Thursday, 10 July 2008

Will higher education or work experience get you ahead faster in your career?

A higher education is a key to success both within and outside of the corporate world. Some qualifications are highly sought after and rewarded. A professional degree is particularly valuable. An accounting degree leading to the professional chartered accountant qualification is particularly valuable. An MBA degree has been known to propel individuals from middle management to executive level in record time.

Work experience can and does help to move a career forward. Sometimes it is highly recognised, and there are times when an academic institution will award a degree for work experience. We've all heard about the office-boy that makes it to CEO, but this is the exception that proves the rule.

Education has almost become a necessity to advance a career. A bachelors degree, masters degree or MBA have become prerequisites for a range of jobs or occupations. A hundred years of working in the medical field is not enough to make you a doctor.

A friend and colleague worked his way through the corporate ladder to a position of Assistant General Manager over the course of twenty years. Once the company showed signs of being in trouble he was one of the first to be retrenched. He struggled to find alternative employment.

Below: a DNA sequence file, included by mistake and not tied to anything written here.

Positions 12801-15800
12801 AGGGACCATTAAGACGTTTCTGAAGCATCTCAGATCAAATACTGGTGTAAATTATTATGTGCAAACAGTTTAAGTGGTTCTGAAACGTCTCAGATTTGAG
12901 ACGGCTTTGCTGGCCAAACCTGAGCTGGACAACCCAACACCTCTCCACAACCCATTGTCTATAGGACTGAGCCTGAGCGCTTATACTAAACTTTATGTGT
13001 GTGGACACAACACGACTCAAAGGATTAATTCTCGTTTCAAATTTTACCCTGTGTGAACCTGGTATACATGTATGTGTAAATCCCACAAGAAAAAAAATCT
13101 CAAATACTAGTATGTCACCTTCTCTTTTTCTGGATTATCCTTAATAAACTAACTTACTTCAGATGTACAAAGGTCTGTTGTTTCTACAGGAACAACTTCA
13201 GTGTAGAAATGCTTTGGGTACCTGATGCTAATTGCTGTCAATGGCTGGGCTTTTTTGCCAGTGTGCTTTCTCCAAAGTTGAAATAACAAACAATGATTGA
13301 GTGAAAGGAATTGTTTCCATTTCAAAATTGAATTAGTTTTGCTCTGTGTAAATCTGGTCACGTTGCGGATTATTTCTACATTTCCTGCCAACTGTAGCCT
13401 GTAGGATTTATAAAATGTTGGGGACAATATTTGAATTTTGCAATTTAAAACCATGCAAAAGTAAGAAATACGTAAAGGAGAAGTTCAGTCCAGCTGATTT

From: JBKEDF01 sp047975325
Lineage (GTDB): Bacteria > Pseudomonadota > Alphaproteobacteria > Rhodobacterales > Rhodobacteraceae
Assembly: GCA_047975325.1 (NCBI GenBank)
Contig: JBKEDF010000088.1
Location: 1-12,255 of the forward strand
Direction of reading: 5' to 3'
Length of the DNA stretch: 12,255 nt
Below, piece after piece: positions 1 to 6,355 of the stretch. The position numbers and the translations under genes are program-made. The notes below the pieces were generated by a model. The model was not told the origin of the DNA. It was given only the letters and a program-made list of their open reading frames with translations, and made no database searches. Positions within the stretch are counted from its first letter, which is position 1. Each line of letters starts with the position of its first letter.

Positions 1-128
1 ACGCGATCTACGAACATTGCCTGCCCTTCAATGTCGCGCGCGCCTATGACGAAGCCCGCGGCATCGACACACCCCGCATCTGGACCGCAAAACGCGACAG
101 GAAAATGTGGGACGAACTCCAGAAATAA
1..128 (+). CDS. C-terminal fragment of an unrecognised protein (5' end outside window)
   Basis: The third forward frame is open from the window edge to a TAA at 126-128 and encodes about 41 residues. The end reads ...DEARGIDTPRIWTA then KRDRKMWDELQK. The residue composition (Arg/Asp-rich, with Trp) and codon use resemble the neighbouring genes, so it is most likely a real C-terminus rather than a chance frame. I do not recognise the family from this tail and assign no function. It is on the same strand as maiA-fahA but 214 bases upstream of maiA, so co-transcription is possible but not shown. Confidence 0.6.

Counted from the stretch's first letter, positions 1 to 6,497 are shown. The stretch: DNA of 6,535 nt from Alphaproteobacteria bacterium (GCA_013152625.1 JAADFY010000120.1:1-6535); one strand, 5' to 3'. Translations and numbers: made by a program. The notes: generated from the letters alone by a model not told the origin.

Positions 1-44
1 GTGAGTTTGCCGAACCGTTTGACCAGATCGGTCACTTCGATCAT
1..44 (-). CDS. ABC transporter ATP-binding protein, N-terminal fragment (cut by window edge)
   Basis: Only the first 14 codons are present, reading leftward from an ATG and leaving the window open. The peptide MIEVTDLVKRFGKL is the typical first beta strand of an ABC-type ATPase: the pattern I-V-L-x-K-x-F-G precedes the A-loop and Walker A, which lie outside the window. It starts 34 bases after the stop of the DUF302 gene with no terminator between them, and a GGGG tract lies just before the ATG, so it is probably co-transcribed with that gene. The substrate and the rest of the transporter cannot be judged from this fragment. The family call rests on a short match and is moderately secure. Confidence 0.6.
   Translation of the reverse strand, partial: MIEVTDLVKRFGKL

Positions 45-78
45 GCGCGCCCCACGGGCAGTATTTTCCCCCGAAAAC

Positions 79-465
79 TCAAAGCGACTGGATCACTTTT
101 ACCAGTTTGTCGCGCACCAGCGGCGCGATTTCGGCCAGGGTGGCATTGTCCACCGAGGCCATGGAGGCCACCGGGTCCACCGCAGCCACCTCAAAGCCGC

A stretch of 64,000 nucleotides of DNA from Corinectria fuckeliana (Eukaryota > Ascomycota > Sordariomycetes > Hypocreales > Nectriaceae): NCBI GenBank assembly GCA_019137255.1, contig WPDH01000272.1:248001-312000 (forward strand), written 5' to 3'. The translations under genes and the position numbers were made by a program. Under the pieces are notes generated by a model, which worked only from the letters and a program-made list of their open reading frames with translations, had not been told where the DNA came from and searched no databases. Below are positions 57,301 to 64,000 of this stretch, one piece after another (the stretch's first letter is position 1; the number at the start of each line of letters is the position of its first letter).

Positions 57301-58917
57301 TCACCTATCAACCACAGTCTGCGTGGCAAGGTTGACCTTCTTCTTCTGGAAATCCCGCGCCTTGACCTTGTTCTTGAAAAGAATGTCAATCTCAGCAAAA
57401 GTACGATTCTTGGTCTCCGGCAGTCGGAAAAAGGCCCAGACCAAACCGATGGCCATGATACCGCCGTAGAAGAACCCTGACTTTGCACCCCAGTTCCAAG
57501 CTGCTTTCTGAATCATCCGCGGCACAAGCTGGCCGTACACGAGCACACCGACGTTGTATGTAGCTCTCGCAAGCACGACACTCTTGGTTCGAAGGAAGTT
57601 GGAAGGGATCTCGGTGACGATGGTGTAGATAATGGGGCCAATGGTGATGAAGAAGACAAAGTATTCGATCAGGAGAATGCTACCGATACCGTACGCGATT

By contrast, an actuarial student entered the same business and even before completing the qualification began a rapid career rise. Within a year of qualifying, he was a general manager.

Of course a qualification in itself is no guarantee of career success. The corporate world is a very political place and you need to be a political player to climb the ladder. Other factors are at play. Performance on the job is crucial. But as a rule, those that are able to use their education effectively in their work are more successful than people that simply rely on work experience.

The value of education as a key to success is sharply evident when we look at the various professions - accountancy, law, actuarial science. A newly qualified chartered accountant can earn double the national average salary within two years of qualifying. Actuaries are amongst the highest earners in the world.

Perhaps the most important consideration is in the transferability of the skills. Twenty years experience and climbing the corporate ladder in one country does not make it easy to obtain another job. A professional qualification is a much greater help.

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